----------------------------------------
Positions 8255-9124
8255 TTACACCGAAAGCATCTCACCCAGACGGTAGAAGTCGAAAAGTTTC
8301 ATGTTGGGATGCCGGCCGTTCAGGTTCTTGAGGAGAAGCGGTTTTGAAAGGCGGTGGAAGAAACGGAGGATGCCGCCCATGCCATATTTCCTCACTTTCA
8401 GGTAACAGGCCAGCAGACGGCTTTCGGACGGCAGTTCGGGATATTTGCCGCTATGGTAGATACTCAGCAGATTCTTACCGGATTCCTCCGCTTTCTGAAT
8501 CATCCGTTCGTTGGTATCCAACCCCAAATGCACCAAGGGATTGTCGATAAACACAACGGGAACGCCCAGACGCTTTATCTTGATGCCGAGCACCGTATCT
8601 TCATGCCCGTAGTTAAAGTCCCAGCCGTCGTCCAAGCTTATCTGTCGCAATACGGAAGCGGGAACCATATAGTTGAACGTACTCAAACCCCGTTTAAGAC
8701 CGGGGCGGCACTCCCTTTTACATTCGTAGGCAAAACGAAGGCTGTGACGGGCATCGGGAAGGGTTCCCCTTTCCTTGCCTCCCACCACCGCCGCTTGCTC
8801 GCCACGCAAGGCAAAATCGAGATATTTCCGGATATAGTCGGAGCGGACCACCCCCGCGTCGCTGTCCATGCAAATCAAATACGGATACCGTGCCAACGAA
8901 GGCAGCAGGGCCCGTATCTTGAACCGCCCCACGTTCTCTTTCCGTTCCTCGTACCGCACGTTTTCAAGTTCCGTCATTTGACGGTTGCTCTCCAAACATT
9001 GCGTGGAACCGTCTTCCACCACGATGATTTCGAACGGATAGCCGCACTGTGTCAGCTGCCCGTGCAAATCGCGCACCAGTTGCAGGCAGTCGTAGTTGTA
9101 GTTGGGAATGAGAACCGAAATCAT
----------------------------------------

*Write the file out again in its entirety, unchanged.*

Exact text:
Positions 8255-9124
8255 TTACACCGAAAGCATCTCACCCAGACGGTAGAAGTCGAAAAGTTTC
8301 ATGTTGGGATGCCGGCCGTTCAGGTTCTTGAGGAGAAGCGGTTTTGAAAGGCGGTGGAAGAAACGGAGGATGCCGCCCATGCCATATTTCCTCACTTTCA
8401 GGTAACAGGCCAGCAGACGGCTTTCGGACGGCAGTTCGGGATATTTGCCGCTATGGTAGATACTCAGCAGATTCTTACCGGATTCCTCCGCTTTCTGAAT
8501 CATCCGTTCGTTGGTATCCAACCCCAAATGCACCAAGGGATTGTCGATAAACACAACGGGAACGCCCAGACGCTTTATCTTGATGCCGAGCACCGTATCT
8601 TCATGCCCGTAGTTAAAGTCCCAGCCGTCGTCCAAGCTTATCTGTCGCAATACGGAAGCGGGAACCATATAGTTGAACGTACTCAAACCCCGTTTAAGAC
8701 CGGGGCGGCACTCCCTTTTACATTCGTAGGCAAAACGAAGGCTGTGACGGGCATCGGGAAGGGTTCCCCTTTCCTTGCCTCCCACCACCGCCGCTTGCTC
8801 GCCACGCAAGGCAAAATCGAGATATTTCCGGATATAGTCGGAGCGGACCACCCCCGCGTCGCTGTCCATGCAAATCAAATACGGATACCGTGCCAACGAA
8901 GGCAGCAGGGCCCGTATCTTGAACCGCCCCACGTTCTCTTTCCGTTCCTCGTACCGCACGTTTTCAAGTTCCGTCATTTGACGGTTGCTCTCCAAACATT
9001 GCGTGGAACCGTCTTCCACCACGATGATTTCGAACGGATAGCCGCACTGTGTCAGCTGCCCGTGCAAATCGCGCACCAGTTGCAGGCAGTCGTAGTTGTA
9101 GTTGGGAATGAGAACCGAAATCAT